dential Award for Excellence in Mentoring Underrepresented Minorities in Science, Math, and Engineering Sciences.
The Board sponsors for students (i) national research fellowships; (ii) the Annual Biomedical Research Conference for Undergraduate Minority Students (ABRCMS); and (iii) professional development programs for graduate students and postdoctoral scientists in grantsmanship, publishing, presentations, teaching and mentoring, ethics, and career planning.
James P. Collins (see Appendix B)
William (Bill) Galey is director of graduate and medical education programs at Howard Hughes Medical Institute (HHMI). He directs HHMI’s programs to enhance biomedical science graduate education and scientific training of medical students. He directs the HHMI Medical Research Fellows Program, which provides opportunities for medical students to engage in a year of intensive year of research. Dr. Galey was intimately involved in the HHMI partnership with the Association of American Medical Colleges known as Scientific Foundations for Future Physicians (SFFP), which sets out the scientific competencies needed by physicians to practice medicine in the 21st century. Graduate education efforts under Dr. Galey’s direction include the Med into Grad Program, supporting efforts of graduate programs to graduate Ph.D.s with a strong understanding of medicine. Dr. Galey’s group also administers HHMI’s Gilliam Fellowship Program, supporting individuals committed to creating a more diverse professoriate. A new program known as the HHMI International Student Dissertation Research Fellowship Program has been initiated to support international graduate students during their dissertation research. Dr. Galey and his group also developed and conducted a highly successful partnership with the NIH to integrate graduate training in the physical and computational sciences with the biomedical sciences in a program known as Interfaces. Dr. Galey holds a Ph.D. from the University of Oregon Medical School, and was a fellow of Harvard University. After a brief period in the pharmaceutical industry, he joined the University of New Mexico School of Medicine (UNMSOM) where he conducted research and taught medical and graduate students. Dr. Galey was active in the development of problem-based learning and other educational innovations while a faculty member at the University of New Mexico. He also held various administrative positions including associate dean for graduate studies and interim dean for research at UNMSOM before joining HHMI in 2002.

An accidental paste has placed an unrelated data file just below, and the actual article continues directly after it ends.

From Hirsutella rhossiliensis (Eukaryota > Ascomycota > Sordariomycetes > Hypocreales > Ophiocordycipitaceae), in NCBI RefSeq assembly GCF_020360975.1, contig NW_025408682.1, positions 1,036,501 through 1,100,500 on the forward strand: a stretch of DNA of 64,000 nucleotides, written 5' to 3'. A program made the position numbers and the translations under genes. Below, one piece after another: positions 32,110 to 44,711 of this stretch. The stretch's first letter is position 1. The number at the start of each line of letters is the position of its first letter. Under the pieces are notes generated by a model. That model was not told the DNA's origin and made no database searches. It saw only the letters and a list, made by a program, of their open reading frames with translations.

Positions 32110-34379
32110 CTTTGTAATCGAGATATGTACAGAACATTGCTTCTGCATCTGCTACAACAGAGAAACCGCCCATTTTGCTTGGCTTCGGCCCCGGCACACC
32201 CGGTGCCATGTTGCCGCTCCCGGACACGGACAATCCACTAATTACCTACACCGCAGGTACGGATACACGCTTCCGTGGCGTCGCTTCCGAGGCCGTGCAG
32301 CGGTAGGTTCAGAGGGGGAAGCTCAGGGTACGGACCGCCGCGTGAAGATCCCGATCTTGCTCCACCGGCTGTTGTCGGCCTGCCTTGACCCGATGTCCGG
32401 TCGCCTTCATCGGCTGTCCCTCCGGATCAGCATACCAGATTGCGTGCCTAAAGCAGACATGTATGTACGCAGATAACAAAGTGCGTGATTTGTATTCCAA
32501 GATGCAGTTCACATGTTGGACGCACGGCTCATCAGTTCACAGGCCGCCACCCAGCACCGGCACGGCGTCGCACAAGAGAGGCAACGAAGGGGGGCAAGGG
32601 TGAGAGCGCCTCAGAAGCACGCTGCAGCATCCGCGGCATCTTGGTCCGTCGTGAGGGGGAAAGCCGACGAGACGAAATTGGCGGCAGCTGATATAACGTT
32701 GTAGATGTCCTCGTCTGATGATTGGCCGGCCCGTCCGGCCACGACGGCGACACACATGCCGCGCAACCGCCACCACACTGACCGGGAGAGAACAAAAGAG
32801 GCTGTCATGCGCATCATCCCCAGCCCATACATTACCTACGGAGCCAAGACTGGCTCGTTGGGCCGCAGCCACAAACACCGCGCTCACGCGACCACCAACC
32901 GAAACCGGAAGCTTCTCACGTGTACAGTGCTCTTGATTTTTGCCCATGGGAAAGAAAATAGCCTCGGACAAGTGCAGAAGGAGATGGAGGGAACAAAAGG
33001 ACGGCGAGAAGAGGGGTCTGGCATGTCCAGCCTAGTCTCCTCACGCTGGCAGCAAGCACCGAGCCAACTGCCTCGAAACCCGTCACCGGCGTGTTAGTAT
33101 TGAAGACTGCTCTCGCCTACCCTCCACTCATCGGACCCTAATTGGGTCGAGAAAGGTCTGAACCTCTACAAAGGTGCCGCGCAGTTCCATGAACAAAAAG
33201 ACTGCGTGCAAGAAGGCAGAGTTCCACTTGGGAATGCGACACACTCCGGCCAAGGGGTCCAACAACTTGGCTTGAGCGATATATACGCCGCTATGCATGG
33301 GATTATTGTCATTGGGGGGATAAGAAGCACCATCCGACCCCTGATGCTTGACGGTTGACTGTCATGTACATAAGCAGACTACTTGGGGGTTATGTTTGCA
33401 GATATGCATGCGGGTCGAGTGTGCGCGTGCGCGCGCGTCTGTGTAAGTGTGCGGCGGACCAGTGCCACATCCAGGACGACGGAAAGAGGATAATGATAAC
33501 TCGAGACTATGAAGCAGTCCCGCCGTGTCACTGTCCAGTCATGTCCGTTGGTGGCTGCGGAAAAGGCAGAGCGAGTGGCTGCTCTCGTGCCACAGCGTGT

David M. Hillis is the Alfred W. Roark Centennial Professor in Natural Sciences at the University of Texas, in the Section of Integrative Biology.